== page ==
Name names, number numbers
I still remember — more than a decade later — one of the thousand heartbreaking stories about Hurricane Katrina victims, an AP report about the Superdome evacuation:
Many people had dogs, and they could not take them on the bus. A police officer took one from a little boy, who cried until he vomited. “Snowball, Snowball,” he cried.
As powerful as that story is — the poor child cried until he vomited, for gosh sakes — the two most wrenching words are “Snowball, Snowball.”
Why? Because details drive stories.
As The Poynter Institute’s editorial guru Roy Peter Clark counsels:
“Get the name of the dog.”
Name names and number numbers. Get specific, tangible detail.
1. ‘The name of the dog makes the story real.’
I can’t explain why, but the story is incomplete, and barely satisfying, without the name of the dog. In fact, I’m more interested in the dog’s name than the villain’s name. Was its name Sid or Nancy, Butch or Fluffy, Aries or Ariel? The name of the dog makes the story real.
So “get the name of the dog, the brand of the beer, the color and make of the sports car,” Clark counsels.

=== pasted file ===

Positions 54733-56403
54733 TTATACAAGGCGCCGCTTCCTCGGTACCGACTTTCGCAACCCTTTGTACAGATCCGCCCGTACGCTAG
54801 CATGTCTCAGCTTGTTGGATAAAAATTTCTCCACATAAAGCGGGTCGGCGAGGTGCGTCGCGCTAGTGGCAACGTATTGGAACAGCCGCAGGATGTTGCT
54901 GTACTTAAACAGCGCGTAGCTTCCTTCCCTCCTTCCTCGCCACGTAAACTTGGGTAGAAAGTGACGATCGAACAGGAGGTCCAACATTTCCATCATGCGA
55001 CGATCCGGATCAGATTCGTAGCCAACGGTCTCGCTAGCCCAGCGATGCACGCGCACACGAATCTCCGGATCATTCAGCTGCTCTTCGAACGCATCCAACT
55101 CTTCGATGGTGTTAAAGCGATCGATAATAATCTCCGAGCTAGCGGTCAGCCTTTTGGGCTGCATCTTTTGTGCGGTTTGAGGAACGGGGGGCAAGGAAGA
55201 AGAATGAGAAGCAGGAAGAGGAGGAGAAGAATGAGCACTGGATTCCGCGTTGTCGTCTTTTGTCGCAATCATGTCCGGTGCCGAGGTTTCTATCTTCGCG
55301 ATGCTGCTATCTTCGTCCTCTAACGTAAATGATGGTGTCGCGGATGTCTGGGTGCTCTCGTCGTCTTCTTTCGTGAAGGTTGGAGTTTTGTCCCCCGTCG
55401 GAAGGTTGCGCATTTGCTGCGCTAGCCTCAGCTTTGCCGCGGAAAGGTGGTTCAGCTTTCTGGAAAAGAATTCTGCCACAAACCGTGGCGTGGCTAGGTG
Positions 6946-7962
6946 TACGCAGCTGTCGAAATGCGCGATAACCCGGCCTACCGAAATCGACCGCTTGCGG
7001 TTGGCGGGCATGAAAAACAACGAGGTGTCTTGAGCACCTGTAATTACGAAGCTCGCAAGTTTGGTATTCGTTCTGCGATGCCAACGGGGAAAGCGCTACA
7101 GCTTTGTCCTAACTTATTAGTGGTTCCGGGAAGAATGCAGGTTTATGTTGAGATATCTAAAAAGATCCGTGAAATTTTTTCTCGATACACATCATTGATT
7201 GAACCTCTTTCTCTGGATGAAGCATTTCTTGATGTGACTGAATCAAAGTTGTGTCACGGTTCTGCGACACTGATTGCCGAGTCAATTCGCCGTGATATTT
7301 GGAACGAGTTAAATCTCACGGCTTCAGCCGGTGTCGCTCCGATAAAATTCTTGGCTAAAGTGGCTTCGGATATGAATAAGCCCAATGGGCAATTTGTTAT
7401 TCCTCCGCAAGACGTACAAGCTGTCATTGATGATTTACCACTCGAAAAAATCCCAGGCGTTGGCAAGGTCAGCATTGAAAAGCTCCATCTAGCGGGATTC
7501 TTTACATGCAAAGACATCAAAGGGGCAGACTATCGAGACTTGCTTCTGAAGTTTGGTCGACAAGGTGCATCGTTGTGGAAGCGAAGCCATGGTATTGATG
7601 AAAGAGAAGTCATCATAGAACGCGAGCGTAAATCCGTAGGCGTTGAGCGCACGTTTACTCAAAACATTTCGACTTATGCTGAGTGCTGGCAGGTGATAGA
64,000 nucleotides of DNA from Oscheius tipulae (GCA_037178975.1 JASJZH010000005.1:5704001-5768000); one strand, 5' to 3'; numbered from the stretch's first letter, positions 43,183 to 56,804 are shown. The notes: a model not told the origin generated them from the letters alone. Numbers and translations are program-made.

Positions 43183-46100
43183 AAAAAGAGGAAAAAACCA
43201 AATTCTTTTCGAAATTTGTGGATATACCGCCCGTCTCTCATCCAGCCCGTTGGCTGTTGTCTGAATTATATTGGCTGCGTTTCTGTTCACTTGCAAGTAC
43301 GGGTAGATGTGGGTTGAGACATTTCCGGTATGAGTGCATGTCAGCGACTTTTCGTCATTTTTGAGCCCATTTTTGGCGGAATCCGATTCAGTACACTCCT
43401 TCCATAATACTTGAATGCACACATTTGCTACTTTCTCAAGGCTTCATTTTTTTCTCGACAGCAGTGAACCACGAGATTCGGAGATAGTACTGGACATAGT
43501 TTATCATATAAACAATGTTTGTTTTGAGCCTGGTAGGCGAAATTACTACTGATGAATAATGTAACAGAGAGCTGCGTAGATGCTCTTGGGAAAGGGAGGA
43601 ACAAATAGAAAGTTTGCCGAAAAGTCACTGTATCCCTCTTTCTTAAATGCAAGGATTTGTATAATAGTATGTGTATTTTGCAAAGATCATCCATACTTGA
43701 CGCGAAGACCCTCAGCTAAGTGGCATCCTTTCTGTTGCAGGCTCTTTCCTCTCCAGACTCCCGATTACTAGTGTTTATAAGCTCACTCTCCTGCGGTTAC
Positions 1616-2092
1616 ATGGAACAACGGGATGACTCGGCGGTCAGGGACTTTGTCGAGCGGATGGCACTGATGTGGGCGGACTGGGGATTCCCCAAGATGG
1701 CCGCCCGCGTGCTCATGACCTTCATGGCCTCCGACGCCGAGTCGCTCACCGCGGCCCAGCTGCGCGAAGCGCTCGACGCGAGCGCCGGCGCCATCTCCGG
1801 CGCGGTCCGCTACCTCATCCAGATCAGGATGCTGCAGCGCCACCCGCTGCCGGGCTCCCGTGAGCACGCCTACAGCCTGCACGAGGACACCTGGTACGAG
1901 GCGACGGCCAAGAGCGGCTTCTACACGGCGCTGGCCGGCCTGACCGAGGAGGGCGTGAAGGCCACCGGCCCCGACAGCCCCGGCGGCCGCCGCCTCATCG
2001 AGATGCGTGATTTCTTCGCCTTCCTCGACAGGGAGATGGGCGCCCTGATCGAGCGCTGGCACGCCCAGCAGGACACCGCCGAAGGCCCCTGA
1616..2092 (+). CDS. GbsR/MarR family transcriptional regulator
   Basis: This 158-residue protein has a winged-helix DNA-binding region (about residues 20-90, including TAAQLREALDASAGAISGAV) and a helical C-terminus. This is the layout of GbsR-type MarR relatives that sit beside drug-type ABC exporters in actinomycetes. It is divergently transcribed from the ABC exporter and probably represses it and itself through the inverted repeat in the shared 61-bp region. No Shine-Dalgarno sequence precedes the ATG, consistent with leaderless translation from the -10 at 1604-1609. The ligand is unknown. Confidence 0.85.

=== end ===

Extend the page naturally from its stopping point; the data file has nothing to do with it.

2. Tubby, we hardly knew ye.
William H. Broad named names when writing about the 1940 collapse of the Tacoma Narrows Bridge in an article about how engineers use disasters to learn to improve structures:
Notice how “black cocker spaniel” is more effective than “dog” and how “Tubby” is more effective than “black cocker spaniel” alone.
3. Concrete passages more understandable.
The other day, I was working with communicators at a financial services organization on their content marketing pieces. For a story on the organization’s financial camps for kids, they’d written:
Pretty abstract; pretty dull. I encouraged them to find a concrete detail to liven things up.
What have your kids done when they were bored? I asked. And from the back of the room, one communicator yelled out:
“They painted the schnauzer.”
Oh, I think we have a lead, I said. What color did they paint him? The communicator answered:
“They used Pepto-Bismol.”
Oh, I know we have a lead.
Just one more thing … What’s the name of the dog?
Show, don’t just tell.
Concrete details are among the more than 6 types of concrete material to try.
So you know what to do: Get the name of the dog.
How can you make your message more interesting, understandable and memorable with concrete details?
What questions do you have about concrete details?
Source: Roy Peter Clark, The American Conversation and the Language of Journalism, The Poynter Institute for Media Studies (St. Petersburg, Fla.), 1994